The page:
Gasoline bulls have seized on turnarounds and traditional seasonal signals to bid up the market over the last few weeks, but the rally is flying in the face of serious structural problems in global light ends markets. Gasoline demand growth is sluggish in major markets and supply growth is largely unchecked. Indeed, the recent market rally has fuelled a sharp recovery in refining margins, undermining the case for stronger gasoline on the basis of weak refinery throughputs.
For summer gasoline to perform, demand must either improve or supply must be curbed. Recent trends suggest it is unrealistic to expect much from demand. US gasoline demand growth has slowed despite oil prices retreating as driving patterns have returned to the longer-term pattern of declines seen since the early 1990s. The jump in vehicle miles travelled seen in 2014-17 looks more like a blip than a change of direction. The world’s second-largest gasoline market, China, is also struggling, with car sales having fallen y/y for the first time in more than two decades and energy efficiency at the forefront of government policy. With the two heavyweights on the sidelines, any strength in the smaller gasoline markets will not move the needle.
Moreover, the supply side of the equation is deteriorating rather than improving. The world is faced with a growing imbalance between the growth in light sweet crude oil output in the US and demand for middle distillates. This year, US crude output will grow by 1.3 mb/d, representing the overwhelming majority of non-OPEC supply growth. Nearly 70% of new Permian basin production in October 2018 was condensate. These high API liquids have substantial naphtha cuts and will continue to price into refineries.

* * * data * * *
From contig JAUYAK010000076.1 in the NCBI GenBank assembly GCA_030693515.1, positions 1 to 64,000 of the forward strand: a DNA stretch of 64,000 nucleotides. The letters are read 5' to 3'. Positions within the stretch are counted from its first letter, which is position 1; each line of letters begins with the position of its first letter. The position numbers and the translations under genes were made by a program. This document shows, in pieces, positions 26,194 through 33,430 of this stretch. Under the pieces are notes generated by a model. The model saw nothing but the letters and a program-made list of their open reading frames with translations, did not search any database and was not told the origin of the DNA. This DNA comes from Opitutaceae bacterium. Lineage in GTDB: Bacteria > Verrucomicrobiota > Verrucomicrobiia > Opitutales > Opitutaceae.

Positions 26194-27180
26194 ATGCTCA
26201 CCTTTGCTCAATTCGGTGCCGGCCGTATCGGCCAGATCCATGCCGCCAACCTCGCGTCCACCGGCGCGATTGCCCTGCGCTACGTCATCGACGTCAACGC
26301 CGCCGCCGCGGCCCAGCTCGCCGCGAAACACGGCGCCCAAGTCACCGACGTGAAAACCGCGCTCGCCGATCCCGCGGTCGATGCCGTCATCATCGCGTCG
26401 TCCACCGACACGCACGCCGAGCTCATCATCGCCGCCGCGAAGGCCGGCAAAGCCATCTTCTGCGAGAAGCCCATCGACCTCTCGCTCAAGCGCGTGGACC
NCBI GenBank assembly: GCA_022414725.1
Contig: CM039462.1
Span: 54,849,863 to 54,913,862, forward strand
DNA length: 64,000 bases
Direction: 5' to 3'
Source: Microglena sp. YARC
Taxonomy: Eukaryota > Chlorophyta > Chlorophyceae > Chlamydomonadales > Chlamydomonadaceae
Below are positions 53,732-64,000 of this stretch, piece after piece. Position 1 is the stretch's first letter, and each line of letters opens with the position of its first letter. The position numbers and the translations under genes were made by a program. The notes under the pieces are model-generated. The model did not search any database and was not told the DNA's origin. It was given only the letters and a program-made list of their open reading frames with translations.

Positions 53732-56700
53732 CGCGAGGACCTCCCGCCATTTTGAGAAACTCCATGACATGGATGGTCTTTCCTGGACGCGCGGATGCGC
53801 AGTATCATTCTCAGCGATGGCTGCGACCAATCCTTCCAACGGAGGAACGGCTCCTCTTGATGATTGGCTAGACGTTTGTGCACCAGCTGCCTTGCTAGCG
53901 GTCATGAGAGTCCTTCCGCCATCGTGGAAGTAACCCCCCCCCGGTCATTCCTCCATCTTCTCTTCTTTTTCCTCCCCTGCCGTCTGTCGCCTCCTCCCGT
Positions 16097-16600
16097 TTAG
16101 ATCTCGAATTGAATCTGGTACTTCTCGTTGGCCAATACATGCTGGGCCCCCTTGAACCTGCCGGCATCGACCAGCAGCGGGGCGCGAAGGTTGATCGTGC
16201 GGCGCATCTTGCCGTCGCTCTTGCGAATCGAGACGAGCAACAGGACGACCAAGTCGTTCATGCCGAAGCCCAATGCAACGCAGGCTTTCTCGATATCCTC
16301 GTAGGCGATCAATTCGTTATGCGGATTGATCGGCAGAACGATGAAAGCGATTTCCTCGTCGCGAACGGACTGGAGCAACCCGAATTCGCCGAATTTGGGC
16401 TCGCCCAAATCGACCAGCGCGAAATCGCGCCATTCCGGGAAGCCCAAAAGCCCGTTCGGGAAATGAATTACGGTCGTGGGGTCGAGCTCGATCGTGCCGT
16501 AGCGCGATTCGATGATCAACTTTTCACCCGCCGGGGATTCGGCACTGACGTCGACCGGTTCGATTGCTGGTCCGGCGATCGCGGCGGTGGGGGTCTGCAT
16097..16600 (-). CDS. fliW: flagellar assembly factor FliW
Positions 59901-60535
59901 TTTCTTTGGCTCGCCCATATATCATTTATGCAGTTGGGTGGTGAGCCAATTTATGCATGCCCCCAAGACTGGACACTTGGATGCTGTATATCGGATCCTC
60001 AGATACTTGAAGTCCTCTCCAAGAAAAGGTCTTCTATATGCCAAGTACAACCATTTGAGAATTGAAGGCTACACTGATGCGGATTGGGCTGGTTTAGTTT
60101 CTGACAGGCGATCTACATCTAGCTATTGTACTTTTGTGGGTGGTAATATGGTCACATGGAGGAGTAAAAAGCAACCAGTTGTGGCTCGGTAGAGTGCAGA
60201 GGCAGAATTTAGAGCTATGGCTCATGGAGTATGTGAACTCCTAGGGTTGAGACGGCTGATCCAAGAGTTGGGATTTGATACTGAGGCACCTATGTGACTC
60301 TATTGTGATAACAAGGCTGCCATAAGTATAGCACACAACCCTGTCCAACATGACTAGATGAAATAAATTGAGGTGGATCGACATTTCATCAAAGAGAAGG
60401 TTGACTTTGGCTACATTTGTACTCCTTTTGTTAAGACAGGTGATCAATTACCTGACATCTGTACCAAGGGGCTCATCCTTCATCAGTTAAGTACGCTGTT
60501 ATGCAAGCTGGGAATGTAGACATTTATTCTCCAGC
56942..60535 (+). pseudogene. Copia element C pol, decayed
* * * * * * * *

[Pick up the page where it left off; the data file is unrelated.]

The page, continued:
Gasoline optimists point to support from a tightening stock situation, primarily in the Atlantic basin. However, this year’s refinery work is particularly front-loaded, likely due to IMO 2020. Because maintenance has been concentrated in Q1 19, gasoline supplies will be lower y/y in March and April but are projected to be 3% higher y/y on a global basis in May, just as the traditional spring wave of US imports comes on the scene and as summer-grade blending components placed into storage over the winter start to get released into the market.
Growing gasoline production capacity in Asia is limiting the ability of European refineries to place their surplus gasoline output into markets other than the US East Coast. Moreover, high runs at USGC refineries should push more supply into international markets, depressing waterborne values. *
This sets up an interesting summer, especially as June is currently a key low point on the forward diesel curve. If diesel prices need to move into backwardation in June to keep up with demand due to low stocks, something we think is possible due to the turnaround profile in Europe and refiners’ struggles to boost diesel yields due to crude quality, then it may coincide with another round of gasoline weakness. Summer gasoline will always be stronger than winter gasoline, but this does not mean a bull run is around the corner. Structural problems don’t go away overnight.
*an older version of this report incorrectly stated that the Colonial pipeline system was planning an expansion for March 2019. We regret the error.